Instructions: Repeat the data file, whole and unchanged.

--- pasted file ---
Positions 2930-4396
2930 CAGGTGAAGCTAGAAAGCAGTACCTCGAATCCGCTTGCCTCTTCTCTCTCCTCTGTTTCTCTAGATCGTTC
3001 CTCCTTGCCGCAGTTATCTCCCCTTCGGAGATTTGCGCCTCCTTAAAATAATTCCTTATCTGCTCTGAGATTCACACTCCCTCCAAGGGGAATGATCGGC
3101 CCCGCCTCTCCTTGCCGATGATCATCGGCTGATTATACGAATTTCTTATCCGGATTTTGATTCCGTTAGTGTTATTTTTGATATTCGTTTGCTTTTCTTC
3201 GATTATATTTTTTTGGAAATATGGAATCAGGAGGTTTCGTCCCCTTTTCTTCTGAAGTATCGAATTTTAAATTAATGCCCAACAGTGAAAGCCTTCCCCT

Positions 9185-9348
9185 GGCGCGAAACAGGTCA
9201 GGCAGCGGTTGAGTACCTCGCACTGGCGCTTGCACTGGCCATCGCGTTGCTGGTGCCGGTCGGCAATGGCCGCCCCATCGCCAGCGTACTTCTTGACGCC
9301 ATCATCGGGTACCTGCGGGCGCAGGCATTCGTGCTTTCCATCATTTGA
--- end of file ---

Positions 2930-4396
2930 CAGGTGAAGCTAGAAAGCAGTACCTCGAATCCGCTTGCCTCTTCTCTCTCCTCTGTTTCTCTAGATCGTTC
3001 CTCCTTGCCGCAGTTATCTCCCCTTCGGAGATTTGCGCCTCCTTAAAATAATTCCTTATCTGCTCTGAGATTCACACTCCCTCCAAGGGGAATGATCGGC
3101 CCCGCCTCTCCTTGCCGATGATCATCGGCTGATTATACGAATTTCTTATCCGGATTTTGATTCCGTTAGTGTTATTTTTGATATTCGTTTGCTTTTCTTC
3201 GATTATATTTTTTTGGAAATATGGAATCAGGAGGTTTCGTCCCCTTTTCTTCTGAAGTATCGAATTTTAAATTAATGCCCAACAGTGAAAGCCTTCCCCT

Positions 9185-9348
9185 GGCGCGAAACAGGTCA
9201 GGCAGCGGTTGAGTACCTCGCACTGGCGCTTGCACTGGCCATCGCGTTGCTGGTGCCGGTCGGCAATGGCCGCCCCATCGCCAGCGTACTTCTTGACGCC
9301 ATCATCGGGTACCTGCGGGCGCAGGCATTCGTGCTTTCCATCATTTGA